Advanced Search: Advanced search allows you to build complex queries using the Jira Query Language (JQL). You can access the advanced search by clicking on the "Advanced Search" link in the basic search dropdown menu. Advanced search provides a more powerful and flexible way to search for issues based on specific criteria such as issue type, status, project, assignee, and custom fields. You can use JQL to create more complex queries and combine multiple criteria. You can save your search queries and share them with other users or use them to create filters and dashboards.
We will focus more on JQL for the remainder of this blog.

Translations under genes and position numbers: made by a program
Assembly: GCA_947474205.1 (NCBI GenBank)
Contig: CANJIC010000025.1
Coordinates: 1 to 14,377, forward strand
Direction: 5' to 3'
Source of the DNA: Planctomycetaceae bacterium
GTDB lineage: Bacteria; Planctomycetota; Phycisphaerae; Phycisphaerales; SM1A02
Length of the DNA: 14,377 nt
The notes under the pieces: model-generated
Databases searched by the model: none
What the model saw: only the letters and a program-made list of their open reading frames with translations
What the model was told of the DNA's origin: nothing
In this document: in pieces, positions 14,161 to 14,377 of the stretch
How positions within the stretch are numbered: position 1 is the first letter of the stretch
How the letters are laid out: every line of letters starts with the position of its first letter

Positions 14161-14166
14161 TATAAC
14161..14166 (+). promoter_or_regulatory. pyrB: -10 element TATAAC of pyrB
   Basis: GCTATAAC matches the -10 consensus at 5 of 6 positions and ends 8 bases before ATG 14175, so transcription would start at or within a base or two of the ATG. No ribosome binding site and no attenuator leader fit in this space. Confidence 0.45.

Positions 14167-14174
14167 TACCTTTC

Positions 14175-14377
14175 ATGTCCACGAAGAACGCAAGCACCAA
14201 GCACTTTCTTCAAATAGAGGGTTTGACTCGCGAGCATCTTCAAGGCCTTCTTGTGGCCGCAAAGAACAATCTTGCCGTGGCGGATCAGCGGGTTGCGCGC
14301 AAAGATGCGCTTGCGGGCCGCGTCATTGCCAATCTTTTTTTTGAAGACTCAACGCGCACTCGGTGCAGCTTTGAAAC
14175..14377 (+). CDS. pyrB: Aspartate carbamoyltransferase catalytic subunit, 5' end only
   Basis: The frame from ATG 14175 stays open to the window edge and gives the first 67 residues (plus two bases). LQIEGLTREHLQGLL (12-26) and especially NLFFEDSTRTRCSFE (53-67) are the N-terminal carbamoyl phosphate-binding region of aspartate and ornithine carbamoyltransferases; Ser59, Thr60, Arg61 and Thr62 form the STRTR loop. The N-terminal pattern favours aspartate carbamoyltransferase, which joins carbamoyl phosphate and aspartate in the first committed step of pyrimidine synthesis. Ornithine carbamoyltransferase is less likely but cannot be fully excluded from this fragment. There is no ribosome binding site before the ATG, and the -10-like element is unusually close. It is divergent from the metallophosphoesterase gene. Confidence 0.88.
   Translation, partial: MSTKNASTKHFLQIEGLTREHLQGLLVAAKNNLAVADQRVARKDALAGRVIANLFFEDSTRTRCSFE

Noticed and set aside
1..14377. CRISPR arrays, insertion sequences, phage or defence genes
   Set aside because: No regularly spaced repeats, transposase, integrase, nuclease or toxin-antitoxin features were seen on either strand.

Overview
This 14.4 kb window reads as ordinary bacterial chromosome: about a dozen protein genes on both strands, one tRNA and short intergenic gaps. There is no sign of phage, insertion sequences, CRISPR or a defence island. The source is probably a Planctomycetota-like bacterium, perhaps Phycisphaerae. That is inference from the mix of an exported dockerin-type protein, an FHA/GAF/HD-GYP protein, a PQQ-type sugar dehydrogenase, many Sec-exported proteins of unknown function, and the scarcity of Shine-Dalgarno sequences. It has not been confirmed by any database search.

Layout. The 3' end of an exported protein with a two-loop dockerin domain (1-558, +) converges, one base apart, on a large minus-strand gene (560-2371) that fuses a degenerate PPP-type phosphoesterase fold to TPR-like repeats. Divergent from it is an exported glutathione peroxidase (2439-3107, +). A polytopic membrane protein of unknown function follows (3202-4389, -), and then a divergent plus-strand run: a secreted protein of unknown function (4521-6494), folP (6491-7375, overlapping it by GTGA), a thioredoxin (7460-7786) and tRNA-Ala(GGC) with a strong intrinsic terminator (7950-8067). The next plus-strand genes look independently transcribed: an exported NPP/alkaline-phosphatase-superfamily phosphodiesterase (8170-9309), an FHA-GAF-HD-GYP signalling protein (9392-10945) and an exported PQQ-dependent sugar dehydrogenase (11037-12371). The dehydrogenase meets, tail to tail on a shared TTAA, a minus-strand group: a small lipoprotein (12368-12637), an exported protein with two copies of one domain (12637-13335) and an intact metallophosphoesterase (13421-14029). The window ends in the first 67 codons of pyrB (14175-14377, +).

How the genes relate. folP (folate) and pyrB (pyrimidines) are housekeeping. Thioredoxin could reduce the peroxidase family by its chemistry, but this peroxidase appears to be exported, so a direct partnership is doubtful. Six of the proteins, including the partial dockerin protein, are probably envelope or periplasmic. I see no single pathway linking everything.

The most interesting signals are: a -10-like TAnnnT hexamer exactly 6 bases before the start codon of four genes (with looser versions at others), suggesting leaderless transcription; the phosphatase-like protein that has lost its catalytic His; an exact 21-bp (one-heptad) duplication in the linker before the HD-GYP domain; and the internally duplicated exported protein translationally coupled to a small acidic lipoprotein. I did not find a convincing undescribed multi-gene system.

The basic structure of a JQL query consists of three components:
<field> <operator> <value> <keyword>
Field: Refers to the Jira field that you want to search for. Examples include:
Assignee, Affected version, Attachments, Comment, Component, Created, Creator, Description, Due, Epic link, Filter, Fix version, Issue key, Labels, Last viewed, Priority, Project, Reporter, Resolved, Sprint, Status, Summary, Text, Time spent, Voter, Watcher, custom field – Any custom field defined by the administrator and accessible to the user
Operator: Specifies the comparison operator that you want to use to compare the field to the value. Examples of operators include:
=, !=, >, <, >=, <=, ~, !~, IN, NOT IN, IS, IS NOT, WAS, WAS NOT, WAS IN, WAS NOT IN, CHANGED
Value: Refers to the value that you want to compare the field against. You could also use some pre-built functions to return dynamic values, these functions include: